Like it or not, electronic cigarettes have managed to become a thing. In New York City, from St. Marks Place to Crown Heights, vape stores are the new head shops (sorry, Michael Bloomberg) and smoke breaks now often come without the lingering scent. But new regulations threaten to kill the momentum by taking away some of the convenience: Vaping is now prohibited everywhere smoking with fire is, including bars, your cubicle, and city parks. (The FDA is also cracking down amid research that says liquid nicotine at high temperatures is still carcinogenic.)
Does anyone care? Do people even know? Intelligencer dispatched our interns to Bryant Park, Union Square, Rockefeller Center, and Washington Square Park to survey 100 New Yorkers on their vape feelings. Based on our findings, nearly 40 percent of those asked have tried e-cigs, but a majority have no idea what the rules are. The e-cig industry's big celeb push, meanwhile, is just not working. Here are the full results.
Although a sizable majority have thus far abstained from vaping, 37 people said they've taken a pull of the future, making it something more than just a niche fad, at least for the moment.
Those surveyed ranged in age from 16 and 72, and most were not ashamed to admit that they do not know the specifics of the law, which went into effect last week.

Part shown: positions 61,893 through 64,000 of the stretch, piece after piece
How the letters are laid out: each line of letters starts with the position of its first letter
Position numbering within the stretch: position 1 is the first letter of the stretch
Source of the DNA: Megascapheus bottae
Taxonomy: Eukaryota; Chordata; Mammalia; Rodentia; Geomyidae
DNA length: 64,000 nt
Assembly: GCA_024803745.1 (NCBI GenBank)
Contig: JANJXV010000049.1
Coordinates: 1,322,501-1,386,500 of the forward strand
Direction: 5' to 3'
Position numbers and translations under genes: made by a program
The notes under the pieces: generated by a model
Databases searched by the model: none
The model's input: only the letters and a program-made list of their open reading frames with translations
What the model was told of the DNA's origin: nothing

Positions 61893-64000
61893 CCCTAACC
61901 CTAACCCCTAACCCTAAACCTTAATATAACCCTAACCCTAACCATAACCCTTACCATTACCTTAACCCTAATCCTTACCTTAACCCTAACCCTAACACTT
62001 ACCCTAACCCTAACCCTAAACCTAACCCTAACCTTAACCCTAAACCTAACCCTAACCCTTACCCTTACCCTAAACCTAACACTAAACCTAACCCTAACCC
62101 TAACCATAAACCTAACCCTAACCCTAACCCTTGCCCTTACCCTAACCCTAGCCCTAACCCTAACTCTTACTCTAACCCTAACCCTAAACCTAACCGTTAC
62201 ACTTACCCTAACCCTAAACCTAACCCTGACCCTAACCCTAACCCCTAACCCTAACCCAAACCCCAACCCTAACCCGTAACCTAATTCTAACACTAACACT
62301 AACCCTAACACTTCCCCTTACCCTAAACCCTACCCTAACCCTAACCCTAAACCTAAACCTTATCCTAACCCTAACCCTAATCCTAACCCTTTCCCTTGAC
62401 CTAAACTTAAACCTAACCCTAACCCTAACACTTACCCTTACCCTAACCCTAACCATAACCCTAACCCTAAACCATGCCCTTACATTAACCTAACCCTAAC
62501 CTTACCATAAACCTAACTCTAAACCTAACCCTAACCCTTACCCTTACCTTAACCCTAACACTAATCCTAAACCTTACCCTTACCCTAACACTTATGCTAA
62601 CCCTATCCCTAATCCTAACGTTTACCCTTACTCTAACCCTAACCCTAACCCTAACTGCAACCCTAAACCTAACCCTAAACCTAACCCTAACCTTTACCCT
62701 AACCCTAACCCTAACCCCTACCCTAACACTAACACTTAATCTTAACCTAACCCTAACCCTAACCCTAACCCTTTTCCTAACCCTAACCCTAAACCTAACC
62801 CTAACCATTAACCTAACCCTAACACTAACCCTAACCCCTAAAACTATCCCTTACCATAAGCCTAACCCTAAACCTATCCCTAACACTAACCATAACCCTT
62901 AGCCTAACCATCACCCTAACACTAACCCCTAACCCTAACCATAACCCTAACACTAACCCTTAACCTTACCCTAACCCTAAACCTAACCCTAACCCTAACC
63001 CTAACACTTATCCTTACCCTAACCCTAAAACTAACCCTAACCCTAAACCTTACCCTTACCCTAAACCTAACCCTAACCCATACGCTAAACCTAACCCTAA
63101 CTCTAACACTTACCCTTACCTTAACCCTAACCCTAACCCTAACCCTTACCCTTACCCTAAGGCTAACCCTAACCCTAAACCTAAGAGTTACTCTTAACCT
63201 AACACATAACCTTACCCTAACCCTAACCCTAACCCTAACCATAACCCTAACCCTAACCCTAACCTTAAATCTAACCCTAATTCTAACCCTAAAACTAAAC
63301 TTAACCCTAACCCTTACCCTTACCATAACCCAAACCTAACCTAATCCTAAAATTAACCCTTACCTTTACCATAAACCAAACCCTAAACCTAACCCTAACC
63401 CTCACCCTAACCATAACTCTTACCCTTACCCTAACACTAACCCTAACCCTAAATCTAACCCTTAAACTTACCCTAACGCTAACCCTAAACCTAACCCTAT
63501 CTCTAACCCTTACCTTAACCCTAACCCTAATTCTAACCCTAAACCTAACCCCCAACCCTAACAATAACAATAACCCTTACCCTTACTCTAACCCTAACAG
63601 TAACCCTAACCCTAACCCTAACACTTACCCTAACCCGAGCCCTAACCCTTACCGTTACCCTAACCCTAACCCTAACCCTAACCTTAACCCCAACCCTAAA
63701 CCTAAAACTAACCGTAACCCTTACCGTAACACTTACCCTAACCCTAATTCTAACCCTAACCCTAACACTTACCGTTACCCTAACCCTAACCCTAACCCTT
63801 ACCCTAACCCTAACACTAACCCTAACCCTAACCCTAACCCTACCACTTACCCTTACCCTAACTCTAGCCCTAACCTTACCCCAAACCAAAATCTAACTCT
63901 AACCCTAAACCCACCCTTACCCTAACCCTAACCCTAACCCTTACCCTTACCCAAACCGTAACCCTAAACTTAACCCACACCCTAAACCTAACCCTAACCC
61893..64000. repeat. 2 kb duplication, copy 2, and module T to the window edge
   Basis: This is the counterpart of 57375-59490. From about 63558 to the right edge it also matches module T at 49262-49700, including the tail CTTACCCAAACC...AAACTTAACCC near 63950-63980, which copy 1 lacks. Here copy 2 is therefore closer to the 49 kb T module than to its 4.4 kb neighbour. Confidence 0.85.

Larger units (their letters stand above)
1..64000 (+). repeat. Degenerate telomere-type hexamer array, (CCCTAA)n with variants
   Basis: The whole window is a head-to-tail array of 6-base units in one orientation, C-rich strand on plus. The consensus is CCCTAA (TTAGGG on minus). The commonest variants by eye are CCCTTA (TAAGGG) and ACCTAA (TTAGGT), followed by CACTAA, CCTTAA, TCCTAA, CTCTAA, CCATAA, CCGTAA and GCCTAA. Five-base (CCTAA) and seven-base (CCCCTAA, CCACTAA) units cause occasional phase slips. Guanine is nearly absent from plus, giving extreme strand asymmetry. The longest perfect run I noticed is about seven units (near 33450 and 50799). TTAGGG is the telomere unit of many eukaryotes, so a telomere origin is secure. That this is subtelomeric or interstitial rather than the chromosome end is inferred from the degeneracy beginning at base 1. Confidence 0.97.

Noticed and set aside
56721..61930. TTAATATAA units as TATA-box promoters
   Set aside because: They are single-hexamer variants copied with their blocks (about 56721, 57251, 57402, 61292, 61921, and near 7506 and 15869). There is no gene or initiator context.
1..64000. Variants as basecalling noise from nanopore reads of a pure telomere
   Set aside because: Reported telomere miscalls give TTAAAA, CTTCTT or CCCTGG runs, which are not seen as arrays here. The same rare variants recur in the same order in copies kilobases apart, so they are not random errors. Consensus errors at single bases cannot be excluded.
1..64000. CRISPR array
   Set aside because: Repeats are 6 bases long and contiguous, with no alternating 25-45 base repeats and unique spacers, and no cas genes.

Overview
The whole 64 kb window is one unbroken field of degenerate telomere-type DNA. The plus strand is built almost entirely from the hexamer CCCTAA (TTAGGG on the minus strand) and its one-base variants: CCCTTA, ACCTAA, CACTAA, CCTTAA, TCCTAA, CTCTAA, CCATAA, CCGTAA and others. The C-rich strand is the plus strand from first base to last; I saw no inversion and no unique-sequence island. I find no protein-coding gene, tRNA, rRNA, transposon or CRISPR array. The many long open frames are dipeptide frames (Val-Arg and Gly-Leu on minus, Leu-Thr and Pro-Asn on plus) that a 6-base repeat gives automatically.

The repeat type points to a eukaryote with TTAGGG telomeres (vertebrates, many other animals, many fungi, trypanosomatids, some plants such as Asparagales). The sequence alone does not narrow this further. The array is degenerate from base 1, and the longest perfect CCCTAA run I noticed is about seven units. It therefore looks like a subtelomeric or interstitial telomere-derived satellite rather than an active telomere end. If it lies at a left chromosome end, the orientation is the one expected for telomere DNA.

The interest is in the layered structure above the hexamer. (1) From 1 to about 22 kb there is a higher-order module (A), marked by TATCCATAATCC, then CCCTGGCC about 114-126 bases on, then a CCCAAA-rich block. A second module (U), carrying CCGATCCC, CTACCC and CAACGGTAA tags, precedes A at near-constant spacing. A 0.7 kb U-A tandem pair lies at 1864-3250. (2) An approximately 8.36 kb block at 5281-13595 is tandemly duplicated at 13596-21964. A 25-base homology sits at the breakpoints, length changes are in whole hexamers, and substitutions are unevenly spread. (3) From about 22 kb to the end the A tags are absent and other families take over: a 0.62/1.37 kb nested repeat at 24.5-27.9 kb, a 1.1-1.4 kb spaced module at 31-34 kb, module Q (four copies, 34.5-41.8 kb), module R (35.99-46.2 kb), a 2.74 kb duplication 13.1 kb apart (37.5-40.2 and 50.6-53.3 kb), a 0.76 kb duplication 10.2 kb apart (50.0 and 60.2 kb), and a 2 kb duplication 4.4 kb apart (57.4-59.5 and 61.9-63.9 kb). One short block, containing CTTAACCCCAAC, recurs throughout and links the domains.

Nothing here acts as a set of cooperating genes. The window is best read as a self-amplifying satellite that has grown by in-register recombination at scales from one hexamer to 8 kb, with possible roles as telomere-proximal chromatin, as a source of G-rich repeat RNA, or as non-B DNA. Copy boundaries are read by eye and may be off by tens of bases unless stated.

Sure enough, barely half of those surveyed were aware it's not legal to puff in restaurants, bars, offices, clubs, or classrooms.
Even fewer knew that smoking on city land — even under the open sky — is punishable by a fine. Most people got it wrong.
Vaping, most can agree, is not offensive — no one really cares.
And yet most of the New Yorkers we asked still think it should be illegal, because ... it just feels wrong?
Now the most important stuff: Regular cigarettes, according to rock and roll and decades of American popular culture, look pretty rad. Their robot cousins? Even cooler, said 16 people, while 12 said they're less cool. Bloomberg would be proud to know that a plurality ruled that both are horrible.
The vast array of flavors are not doing it for people either. (Yes, there is a Red Bull variety.)
Attempts by e-cig brands to make their products trendy have relied almost entirely on starpower, from Courtney Love's "Relax, it's a fucking NJOY" video to Stephen Dorff's resurgence as a Blu e-cigs pitchman. But according to our findings, they're failing miserably. Only seven people even attempted to name a famous person who vapes, and as far as we can tell, James Franco and Jennifer Beals are wrong answers. (Emile Hirsch?! Sure, okay.)
Only two people could recall the majesty of Leo on a CitiBike, in a newsboy cap, with an e-cig. It's not quite Paul Newman, but it's the best we've got.
Special thanks to Jen Kirby, Jason Schwartzman, Noah Hurowitz, Claire McCartney, and Allegra Hobbs, who did most of the hard work.